LatinaLista — In the last two days, there has been more positive news regarding aspects of immigration reform than has been seen in the last few months.
To start with, the DREAM Act received a very large endorsement from the President of Harvard University.
Harvard President Drew Gilpin Faust sent a letter to federal officials declaring her support of the passage of the DREAM Act.
“I believe it is in our best interest to educate all students to their full potential – it vastly improves their lives and grows our communities and economy,” she wrote.
Another institution that also sees today’s punitive actions against the undocumented as nothing but mean-spirited accomplishing nothing but depriving knowledge to a select group of people is the New York public library system.
New York’s El Diario reports that since Monday, May 18, all undocumented immigrants have been able to use their matricula consular as a valid form of identification.
The New York board of directors of public libraries voted to accept the matricula consular, the Mexican government-issued ID card, as valid identification after several requests from immigrant activists. “The main purpose of libraries is to provide free information for academic purposes and creative education, representing all points of view,” library spokeswoman Zoila Bofill told El Diario/La Prensa.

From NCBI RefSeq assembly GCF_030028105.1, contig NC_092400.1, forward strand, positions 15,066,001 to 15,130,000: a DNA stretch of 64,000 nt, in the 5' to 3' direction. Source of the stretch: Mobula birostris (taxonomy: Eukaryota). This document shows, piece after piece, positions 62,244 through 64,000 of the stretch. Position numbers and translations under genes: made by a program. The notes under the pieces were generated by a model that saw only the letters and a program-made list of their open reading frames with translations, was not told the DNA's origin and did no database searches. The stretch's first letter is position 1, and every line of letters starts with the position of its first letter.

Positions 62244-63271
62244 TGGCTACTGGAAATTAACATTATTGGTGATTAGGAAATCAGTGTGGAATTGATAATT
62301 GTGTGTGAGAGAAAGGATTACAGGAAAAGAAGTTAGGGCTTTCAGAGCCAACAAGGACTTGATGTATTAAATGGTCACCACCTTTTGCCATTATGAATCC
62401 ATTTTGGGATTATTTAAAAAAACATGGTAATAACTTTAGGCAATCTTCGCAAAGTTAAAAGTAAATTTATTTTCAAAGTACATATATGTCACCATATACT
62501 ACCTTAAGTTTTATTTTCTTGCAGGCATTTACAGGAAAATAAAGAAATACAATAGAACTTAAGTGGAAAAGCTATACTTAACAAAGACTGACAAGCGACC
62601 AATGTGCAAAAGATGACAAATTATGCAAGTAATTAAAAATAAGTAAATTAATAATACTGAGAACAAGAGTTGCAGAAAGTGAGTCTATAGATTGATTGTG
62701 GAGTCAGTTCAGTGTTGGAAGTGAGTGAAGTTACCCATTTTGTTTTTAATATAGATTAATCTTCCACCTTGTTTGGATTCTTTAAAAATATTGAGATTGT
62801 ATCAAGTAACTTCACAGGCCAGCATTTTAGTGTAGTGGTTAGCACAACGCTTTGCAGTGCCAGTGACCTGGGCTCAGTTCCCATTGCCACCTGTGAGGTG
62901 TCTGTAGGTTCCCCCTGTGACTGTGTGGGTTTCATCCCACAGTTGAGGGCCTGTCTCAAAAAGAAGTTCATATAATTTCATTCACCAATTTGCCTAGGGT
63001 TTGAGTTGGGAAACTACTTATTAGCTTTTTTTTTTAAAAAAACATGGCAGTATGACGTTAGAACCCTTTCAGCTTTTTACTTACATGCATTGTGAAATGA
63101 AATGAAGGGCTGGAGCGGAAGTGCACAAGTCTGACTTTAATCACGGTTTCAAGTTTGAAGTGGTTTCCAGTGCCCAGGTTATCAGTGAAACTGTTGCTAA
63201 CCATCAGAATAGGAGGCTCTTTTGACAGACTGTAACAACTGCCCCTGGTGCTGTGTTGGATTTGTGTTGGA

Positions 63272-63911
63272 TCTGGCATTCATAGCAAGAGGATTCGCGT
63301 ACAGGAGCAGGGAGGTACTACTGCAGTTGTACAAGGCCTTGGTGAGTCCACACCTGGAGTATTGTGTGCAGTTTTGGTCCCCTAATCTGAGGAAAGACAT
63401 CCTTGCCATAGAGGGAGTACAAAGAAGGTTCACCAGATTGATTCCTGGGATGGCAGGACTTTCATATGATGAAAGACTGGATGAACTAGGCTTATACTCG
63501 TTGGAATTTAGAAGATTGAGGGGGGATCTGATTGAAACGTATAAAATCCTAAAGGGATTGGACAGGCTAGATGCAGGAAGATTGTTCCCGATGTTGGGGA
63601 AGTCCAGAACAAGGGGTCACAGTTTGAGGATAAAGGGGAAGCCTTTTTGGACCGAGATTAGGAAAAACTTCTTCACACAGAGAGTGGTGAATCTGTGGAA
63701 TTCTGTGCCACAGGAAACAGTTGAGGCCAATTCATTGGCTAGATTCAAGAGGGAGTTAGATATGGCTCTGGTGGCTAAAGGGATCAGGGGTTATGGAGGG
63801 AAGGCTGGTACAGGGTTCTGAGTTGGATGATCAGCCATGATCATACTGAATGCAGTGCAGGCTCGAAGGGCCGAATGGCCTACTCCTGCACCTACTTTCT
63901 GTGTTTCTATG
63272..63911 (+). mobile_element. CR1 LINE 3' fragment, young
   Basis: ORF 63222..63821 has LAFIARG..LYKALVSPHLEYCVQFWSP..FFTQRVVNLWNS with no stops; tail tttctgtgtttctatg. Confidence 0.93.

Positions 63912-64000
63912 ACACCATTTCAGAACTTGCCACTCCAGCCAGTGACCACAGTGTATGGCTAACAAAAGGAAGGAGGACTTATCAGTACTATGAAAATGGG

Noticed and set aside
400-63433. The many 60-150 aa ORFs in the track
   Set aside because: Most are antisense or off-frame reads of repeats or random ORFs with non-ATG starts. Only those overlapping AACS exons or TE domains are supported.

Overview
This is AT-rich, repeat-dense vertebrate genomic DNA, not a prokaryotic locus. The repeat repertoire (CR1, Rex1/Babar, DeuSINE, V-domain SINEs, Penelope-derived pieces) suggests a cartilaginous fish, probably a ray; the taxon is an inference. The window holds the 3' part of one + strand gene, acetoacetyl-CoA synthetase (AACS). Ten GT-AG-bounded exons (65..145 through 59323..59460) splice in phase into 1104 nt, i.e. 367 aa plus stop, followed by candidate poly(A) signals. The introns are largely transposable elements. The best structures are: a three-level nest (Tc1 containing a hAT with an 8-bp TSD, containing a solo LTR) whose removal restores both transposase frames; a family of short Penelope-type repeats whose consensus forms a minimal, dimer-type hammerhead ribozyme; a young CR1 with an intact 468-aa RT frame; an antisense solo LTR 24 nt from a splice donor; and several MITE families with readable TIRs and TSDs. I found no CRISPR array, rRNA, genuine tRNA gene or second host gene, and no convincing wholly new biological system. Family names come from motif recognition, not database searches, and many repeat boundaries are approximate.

The immigration issue is also starting to move in Washington too.
Senators Menendez (D-NJ), Gillibrand, D-NY), Kennedy (D-MA), and Schumer (D-NY) announced they will introduce the Reuniting Families Act, legislation that would resolve family immigration backlogs, recapture unused visas, and promote timely reunification of immigrant families.
Yesterday, the Senate Judiciary Committee’s Subcommittee on Immigration, Border Security and Citizenship held a a hearing entitled “Securing the Borders and America’s Points of Entry, What Remains to Be Done.”
The panelists who testified before the congressional committee included (names are hyperlinked to delivered testimony) John Torres, Deputy Assistant Secretary for Operations of U.S. Immigration and Customs Enforcement; The Honorable J.D. Hayworth, Former United States Representative, 5th District of Arizona; Richard Wiles, Sheriff of El Paso County, Texas; The Honorable Chad Foster, Mayor of the city of Eagle Pass, Texas; Samuel Franklin Vale President of Starr-Camargo Bridge in Rio Grande City, Texas; David V. Aguilar, Chief, Office of Border Patrol U.S. Customs and Border Protection in Washington, DC; Thomas Winkowski, Assistant Commissioner of the Office of Field Operations of U.S. Customs and Border Protection in Washington, DC; and Dr. Douglas Massey, Professor of Sociology and Public Affairs at Princeton University.
Finally, the Police Foundation released a report titled “The Role of Local Police: Striking a Balance Between Immigration Enforcement and Civil Liberties” on the impact and costs of immigration enforcement by local police.
Latina Lista will cover the findings of this report in greater depth in the near future but one finding, that leads the rest, is that all involved with the study came to the consensus that:
The costs of participating in the U.S. Immigration and Customs Enforcement â€™s (ICE) 287( g) program outweigh the benefits.
It doesn’t get clearer than that nor does it exemplify any clearer that the tide is turning towards immigration reform.